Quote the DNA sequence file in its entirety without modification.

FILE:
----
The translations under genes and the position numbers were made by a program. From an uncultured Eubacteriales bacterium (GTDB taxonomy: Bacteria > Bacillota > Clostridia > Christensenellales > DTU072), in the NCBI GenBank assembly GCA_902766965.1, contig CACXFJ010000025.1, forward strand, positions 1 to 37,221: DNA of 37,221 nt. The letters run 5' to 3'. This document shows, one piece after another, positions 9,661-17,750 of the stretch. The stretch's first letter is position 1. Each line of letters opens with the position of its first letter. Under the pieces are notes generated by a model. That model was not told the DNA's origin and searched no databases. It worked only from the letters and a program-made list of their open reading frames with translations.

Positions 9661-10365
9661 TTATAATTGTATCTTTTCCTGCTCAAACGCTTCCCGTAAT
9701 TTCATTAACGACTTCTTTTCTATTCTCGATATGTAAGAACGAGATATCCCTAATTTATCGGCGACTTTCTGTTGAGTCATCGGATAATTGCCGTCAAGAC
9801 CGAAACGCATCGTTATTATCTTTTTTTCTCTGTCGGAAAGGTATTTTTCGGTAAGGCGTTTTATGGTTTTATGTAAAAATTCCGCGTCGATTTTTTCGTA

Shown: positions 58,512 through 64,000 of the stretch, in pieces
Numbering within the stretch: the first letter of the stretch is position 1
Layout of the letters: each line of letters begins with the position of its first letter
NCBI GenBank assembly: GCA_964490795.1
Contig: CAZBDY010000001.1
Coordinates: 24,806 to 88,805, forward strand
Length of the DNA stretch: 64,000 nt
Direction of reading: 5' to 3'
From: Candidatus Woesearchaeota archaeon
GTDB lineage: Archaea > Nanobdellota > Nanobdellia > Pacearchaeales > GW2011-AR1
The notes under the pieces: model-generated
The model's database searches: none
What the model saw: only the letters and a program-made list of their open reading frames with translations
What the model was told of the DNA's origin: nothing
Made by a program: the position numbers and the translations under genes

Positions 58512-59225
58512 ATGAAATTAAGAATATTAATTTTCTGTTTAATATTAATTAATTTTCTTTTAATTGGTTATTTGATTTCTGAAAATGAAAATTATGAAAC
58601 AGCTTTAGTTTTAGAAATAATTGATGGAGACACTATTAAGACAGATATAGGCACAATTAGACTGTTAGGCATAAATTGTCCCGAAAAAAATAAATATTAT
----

The translations under genes and the position numbers were made by a program. From an uncultured Eubacteriales bacterium (GTDB taxonomy: Bacteria > Bacillota > Clostridia > Christensenellales > DTU072), in the NCBI GenBank assembly GCA_902766965.1, contig CACXFJ010000025.1, forward strand, positions 1 to 37,221: DNA of 37,221 nt. The letters run 5' to 3'. This document shows, one piece after another, positions 9,661-17,750 of the stretch. The stretch's first letter is position 1. Each line of letters opens with the position of its first letter. Under the pieces are notes generated by a model. That model was not told the DNA's origin and searched no databases. It worked only from the letters and a program-made list of their open reading frames with translations.

Positions 9661-10365
9661 TTATAATTGTATCTTTTCCTGCTCAAACGCTTCCCGTAAT
9701 TTCATTAACGACTTCTTTTCTATTCTCGATATGTAAGAACGAGATATCCCTAATTTATCGGCGACTTTCTGTTGAGTCATCGGATAATTGCCGTCAAGAC
9801 CGAAACGCATCGTTATTATCTTTTTTTCTCTGTCGGAAAGGTATTTTTCGGTAAGGCGTTTTATGGTTTTATGTAAAAATTCCGCGTCGATTTTTTCGTA

Shown: positions 58,512 through 64,000 of the stretch, in pieces
Numbering within the stretch: the first letter of the stretch is position 1
Layout of the letters: each line of letters begins with the position of its first letter
NCBI GenBank assembly: GCA_964490795.1
Contig: CAZBDY010000001.1
Coordinates: 24,806 to 88,805, forward strand
Length of the DNA stretch: 64,000 nt
Direction of reading: 5' to 3'
From: Candidatus Woesearchaeota archaeon
GTDB lineage: Archaea > Nanobdellota > Nanobdellia > Pacearchaeales > GW2011-AR1
The notes under the pieces: model-generated
The model's database searches: none
What the model saw: only the letters and a program-made list of their open reading frames with translations
What the model was told of the DNA's origin: nothing
Made by a program: the position numbers and the translations under genes

Positions 58512-59225
58512 ATGAAATTAAGAATATTAATTTTCTGTTTAATATTAATTAATTTTCTTTTAATTGGTTATTTGATTTCTGAAAATGAAAATTATGAAAC
58601 AGCTTTAGTTTTAGAAATAATTGATGGAGACACTATTAAGACAGATATAGGCACAATTAGACTGTTAGGCATAAATTGTCCCGAAAAAAATAAATATTAT